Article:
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Possibility of 2 Missouri River ports explored

Possibility of 2 Missouri River ports explored

December 9th, 2017 by Jeff Haldiman in Local News

This Nov. 5, 2016 file photo shows the Missouri River under the U.S. 54/63 bridges in Jefferson City.

Photo by News Tribune /Fulton Sun.

Two may be better than one.

That was the feeling expressed by local government leaders Friday after a conference call with a consulting group that studied the feasibility of a multimodal port on the Missouri River.

Cambridge Systematics Inc. of Atlanta, in conjunction with Hanson Professional Services Inc. of St. Louis, reported the results of their study Friday to the Jefferson City Area Chamber of Commerce. Cambridge also has been working with the Missouri Department of Transportation to study the economic impact of the current 14 Missouri port authorities.

Jefferson City, Cole County and Callaway County would partner to operate the local port authority.

The most favorable port location is adjacent to the Missouri National Guard Ike Skelton Training Facility on the Missouri River near the Chamber of Commerce's industrial park in Jefferson City. Guard officials said they would be interested in a port that would allow them to move equipment and materials easily.

The consultants said the 125-acre site is a prime port location because of its access to the river and a rail line.

Callaway County is offering another potential site: on the river near current baseball fields with access from U.S. 63. The consultants said lack of access to the railroad hurt this location's prospects. But, they noted, the site could grow from the current 23 acres available and would require little basic infrastructure to get a bare-bones port in place.

The civic leaders suggested the consultants should consider both sites due to the strengths each possesses.

Jefferson City, Cole County and Callaway County each gave the chamber $47,600 to help fund the study, and the chamber added $27,000 of its own money to pay Cambridge.

"We paid all this money to get some answers, so I think we should go ahead and see what both would cost," Cole County Eastern District Commissioner Jeff Hoelscher said.

The consultants were directed to look at what it would take to have one fully contained port — the National Guard site — and one partial port the Callaway County site.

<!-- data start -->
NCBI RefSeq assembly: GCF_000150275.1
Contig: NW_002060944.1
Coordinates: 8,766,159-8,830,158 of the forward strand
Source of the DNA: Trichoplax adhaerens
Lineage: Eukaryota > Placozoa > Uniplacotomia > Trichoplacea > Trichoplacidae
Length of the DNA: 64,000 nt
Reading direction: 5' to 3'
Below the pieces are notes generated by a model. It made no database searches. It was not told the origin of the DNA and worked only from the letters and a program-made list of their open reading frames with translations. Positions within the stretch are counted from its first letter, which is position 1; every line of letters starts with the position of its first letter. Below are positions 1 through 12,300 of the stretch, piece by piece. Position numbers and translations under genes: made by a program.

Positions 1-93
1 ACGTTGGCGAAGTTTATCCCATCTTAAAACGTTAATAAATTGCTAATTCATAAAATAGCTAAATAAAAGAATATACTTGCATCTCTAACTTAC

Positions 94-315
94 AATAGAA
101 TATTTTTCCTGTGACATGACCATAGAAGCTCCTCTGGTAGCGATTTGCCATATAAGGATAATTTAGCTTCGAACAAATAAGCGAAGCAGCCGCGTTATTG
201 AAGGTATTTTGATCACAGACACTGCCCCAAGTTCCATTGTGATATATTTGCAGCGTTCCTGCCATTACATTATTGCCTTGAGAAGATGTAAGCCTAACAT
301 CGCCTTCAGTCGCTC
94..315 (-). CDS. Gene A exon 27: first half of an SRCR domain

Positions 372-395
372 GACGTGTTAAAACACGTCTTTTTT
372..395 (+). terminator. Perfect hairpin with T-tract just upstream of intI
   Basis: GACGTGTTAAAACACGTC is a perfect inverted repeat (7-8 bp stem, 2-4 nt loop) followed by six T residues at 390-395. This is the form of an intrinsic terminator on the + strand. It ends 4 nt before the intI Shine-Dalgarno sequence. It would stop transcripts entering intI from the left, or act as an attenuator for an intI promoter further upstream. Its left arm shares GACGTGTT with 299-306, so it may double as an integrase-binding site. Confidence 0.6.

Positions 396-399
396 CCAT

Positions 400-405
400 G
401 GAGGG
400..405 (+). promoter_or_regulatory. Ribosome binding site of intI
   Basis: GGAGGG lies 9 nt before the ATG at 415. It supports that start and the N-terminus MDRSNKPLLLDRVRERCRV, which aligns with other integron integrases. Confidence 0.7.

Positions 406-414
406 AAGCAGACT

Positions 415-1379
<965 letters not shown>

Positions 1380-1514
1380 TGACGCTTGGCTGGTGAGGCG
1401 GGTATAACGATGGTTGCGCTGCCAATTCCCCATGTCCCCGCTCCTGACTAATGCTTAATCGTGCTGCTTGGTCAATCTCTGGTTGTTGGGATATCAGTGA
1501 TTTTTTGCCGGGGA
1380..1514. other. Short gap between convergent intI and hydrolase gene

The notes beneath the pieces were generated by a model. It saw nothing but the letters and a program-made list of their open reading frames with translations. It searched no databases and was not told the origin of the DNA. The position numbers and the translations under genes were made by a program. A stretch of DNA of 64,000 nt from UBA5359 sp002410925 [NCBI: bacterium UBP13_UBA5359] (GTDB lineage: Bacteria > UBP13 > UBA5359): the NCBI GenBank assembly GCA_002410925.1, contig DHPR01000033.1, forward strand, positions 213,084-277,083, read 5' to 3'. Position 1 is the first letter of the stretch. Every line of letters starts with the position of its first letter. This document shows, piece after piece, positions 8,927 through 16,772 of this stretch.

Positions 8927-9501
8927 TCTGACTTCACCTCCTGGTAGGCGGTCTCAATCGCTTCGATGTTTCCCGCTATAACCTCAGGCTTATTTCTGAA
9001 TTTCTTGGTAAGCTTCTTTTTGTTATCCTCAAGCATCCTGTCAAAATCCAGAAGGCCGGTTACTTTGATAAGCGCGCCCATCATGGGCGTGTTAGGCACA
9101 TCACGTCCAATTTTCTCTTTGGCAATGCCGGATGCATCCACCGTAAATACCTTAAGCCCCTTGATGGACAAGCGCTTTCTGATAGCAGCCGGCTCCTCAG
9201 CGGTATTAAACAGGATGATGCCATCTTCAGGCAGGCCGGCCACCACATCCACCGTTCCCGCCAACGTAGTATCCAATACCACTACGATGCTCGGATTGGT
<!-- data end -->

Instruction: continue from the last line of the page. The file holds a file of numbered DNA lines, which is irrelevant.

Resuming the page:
The chamber has championed the port idea for two years. Randy Allen, chamber president and CEO, said these steps were necessary as part of a long process.

"The Cambridge folks weren't sure how soon they would be done on the two-for-one study, but I'm hopeful it will be sometime next month," Allen said. "We know that Cole and Callaway will be together in operating the port authority. This is going to be done in phases, and we'll have more information coming in. After we get this next step done, we'll probably be able to start looking at how we can secure state and federal funding for the project."

Elected officials said last year it could be several more years before the port or ports are up and running.

Callaway County Western District Commissioner Roger Fischer said the impact could be enormous for both counties.

Fischer added several businesses and industries might use the port: clay from Callaway County, as well as scrap steel, rebar, and a butchering and packaging plant for the area's growing farming industry. He also noted various businesses already have been unloading and loading barges at several points along the river in Callaway County, such as OCCI, which has a spot 2.5 miles down river from the Missouri River bridge. Farmer Holding Company has one near its base, and Hermann Sand and Gravel loads barges 1.5 miles upstream of the bridge.

By 2020, the four-county area of Cole, Boone, Callaway and Osage counties could be producing 292,000 tons of goods and 80,000 tons could be transported by barge, Cambridge officials said. By 2045, the area is projected to be transporting 412,000 tons of goods, with 115,000 by barge.

Cambridge officials noted, as chamber officials had previously, increased use of barges could help relieve traffic congestion on roads and lead to less money spent on highway maintenance.